For you who never had the privilege of watching the original Mickey Mouse Club while growing up, you missed a great deal. And of the things you missed, you missed a very talented Annette Funicello.
She went from a 13 year-old Mouseketeer to a Beach Party movie icon, film star, wife and mother. Like millions of others, I grew up with Annette Funicello watching her on the original "The Mickey Mouse Club" on television, and later in the Beach Party movies.
Annette Funicello became the dark-haired darling of TV's "The Mickey Mouse Club" in the 1950s. She cemented her status as an American pop-culture icon in the 1960s by teaming up with actor/singer Frankie Avalon in the popular Beach Party movies.
Annette was diagnosed with MS, multiple sclerosis, in 1987 and became a spokeswoman for treatment of the chronic, often-debilitating disease of the central nervous system. That's what finally took her when she died at Mercy Southwest Hospital in Bakersfield, California.
Bob Iger, Disney’s chairman and chief executive, said, "Annette was and always will be a cherished member of the Disney family, synonymous with the word 'Mousketeer,' and a true Disney legend. She will forever hold a place in our hearts as one of Walt Disney’s brightest stars, delighting an entire generation of baby boomers with her jubilant personality and endless talent. Annette was well known for being as beautiful inside as she was on the outside, and she faced her physical challenges with dignity, bravery and grace. All of us at Disney join with family, friends, and fans around the world in celebrating her extraordinary life."
Annette Joanne Funicello was born on October 22nd, 1942, and was only 12 years old, a dance-school student performing the lead role in “Swan Lake” at her dance-school's year-end recital at the Starlight Bowl in Burbank in the spring of 1955, when Walt Disney saw her.
She joined a group of other talented young performers hired to become Mouseketeers on “The Mickey Mouse Club."
It was a children's variety show that debuted on ABC in October 1955 and quickly became a daily late-afternoon ritual for millions of young Americans. My brothers and I were part of those millions of kids who wouldn't miss a single show.
Like her fellow female Mouseketeers, Annette Funicello wore a mouse-eared beanie, a blue pleated skirt, and a white, short-sleeved turtleneck sweater with her name emblazoned in block letters across her chest.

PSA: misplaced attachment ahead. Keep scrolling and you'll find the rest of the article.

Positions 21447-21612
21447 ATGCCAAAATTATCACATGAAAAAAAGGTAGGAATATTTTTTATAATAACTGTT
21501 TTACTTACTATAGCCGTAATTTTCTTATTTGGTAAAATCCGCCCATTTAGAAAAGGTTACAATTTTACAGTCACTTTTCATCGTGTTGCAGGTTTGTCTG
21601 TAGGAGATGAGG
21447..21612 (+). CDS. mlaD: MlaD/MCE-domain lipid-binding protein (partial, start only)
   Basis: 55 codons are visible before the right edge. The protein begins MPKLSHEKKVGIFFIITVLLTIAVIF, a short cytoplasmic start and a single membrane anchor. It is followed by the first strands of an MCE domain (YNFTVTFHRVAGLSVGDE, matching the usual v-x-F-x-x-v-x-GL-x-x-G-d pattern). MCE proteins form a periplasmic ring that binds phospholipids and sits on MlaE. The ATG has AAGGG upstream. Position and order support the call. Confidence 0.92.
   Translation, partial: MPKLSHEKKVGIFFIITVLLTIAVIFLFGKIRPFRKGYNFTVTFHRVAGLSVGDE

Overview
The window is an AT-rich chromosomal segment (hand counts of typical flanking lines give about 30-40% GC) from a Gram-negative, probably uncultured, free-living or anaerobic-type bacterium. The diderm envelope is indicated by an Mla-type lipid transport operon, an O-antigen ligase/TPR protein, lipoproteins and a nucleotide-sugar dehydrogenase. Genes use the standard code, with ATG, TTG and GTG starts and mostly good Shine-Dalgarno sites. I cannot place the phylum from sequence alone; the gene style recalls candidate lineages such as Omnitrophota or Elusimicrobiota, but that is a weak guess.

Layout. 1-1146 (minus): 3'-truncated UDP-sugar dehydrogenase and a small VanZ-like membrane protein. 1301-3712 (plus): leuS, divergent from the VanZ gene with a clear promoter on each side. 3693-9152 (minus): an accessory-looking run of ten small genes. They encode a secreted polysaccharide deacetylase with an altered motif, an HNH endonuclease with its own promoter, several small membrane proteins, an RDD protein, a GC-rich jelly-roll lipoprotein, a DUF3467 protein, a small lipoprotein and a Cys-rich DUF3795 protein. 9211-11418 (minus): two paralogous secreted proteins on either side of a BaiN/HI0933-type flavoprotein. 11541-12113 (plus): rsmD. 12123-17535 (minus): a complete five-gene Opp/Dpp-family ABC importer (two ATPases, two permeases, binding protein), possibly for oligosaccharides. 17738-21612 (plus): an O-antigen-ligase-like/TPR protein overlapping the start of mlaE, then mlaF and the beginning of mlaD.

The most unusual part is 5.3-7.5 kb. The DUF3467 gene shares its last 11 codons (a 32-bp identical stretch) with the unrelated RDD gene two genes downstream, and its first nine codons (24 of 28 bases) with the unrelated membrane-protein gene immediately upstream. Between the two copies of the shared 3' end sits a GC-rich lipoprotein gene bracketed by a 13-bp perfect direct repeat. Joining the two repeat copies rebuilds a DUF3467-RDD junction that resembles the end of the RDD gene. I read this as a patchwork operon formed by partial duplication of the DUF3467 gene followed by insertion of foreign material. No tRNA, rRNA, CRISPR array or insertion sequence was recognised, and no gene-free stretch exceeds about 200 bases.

There was something special about the Mouseketeer with the curly black hair that unexpectedly turned her into the Mouse Club's biggest star.
Annette made her acting debut on "The Mickey Mouse Club" serial "Adventure in Dairyland." She also appeared in two of the popular "Spin and Marty" serials about a Western dude ranch for boys, with Tim Considine and David Stollery in the title roles.
She gained fame on Walt Disney's "Mickey Mouse Club," which for you who are too young to have enjoyed such innocents was an amalgamation of stories, songs, and dance routines that ran from 1955 to 1959.
There were no pyrotechnics, no loud music blaring to disguise the voices of the singers. The voices were great, the skids were outstanding, and nothing was violent. It was just a lot of fun.
Annette soon began receiving 8,000 fan letters a month, 10 times more than any of the 23 other young performers.
And yes, in 1958, Walt Disney showcased his prized Mouseketeer in her own show called "Annette" which was a serial withing the show.
Mr. Disney, as Funicello always called her boss, also licensed Annette lunch boxes, Colorforms dolls, coloring books, comic books and even mystery novels featuring her in fictionalized adventures.
"The Mickey Mouse Club" ended production in 1959 and went into reruns, that's how most of us still watched it for years.
She made her feature-film debut in "The Shaggy Dog," a 1959 comedy starring Fred MacMurray. It was the first of four Disney feature films she appeared in over the next six years, including "Babes in Toyland," "The Misadventures of Merlin Jones" and "The Monkey's Uncle."
Also, since she remained under contract with Disney, she did television roles in Zorro, Elfego Baca, and The Horsemasters.
For Zorro, she played Anita Campillo in a three-episode storyline about a teen-aged girl who arrives in Los Angeles to visit a father who does not seem to exist. This role was reportedly a birthday present from Walt Disney, and the first of two different characters played opposite Guy Williams as Zorro.
Although uncomfortable being thought of as a singer, Annette had a number of pop record hits in the late 1950s and early 1960s, including: "Tall Paul," "First Name Initial," "O Dio Mio," "Train of Love" (written by Paul Anka) and "Pineapple Princess."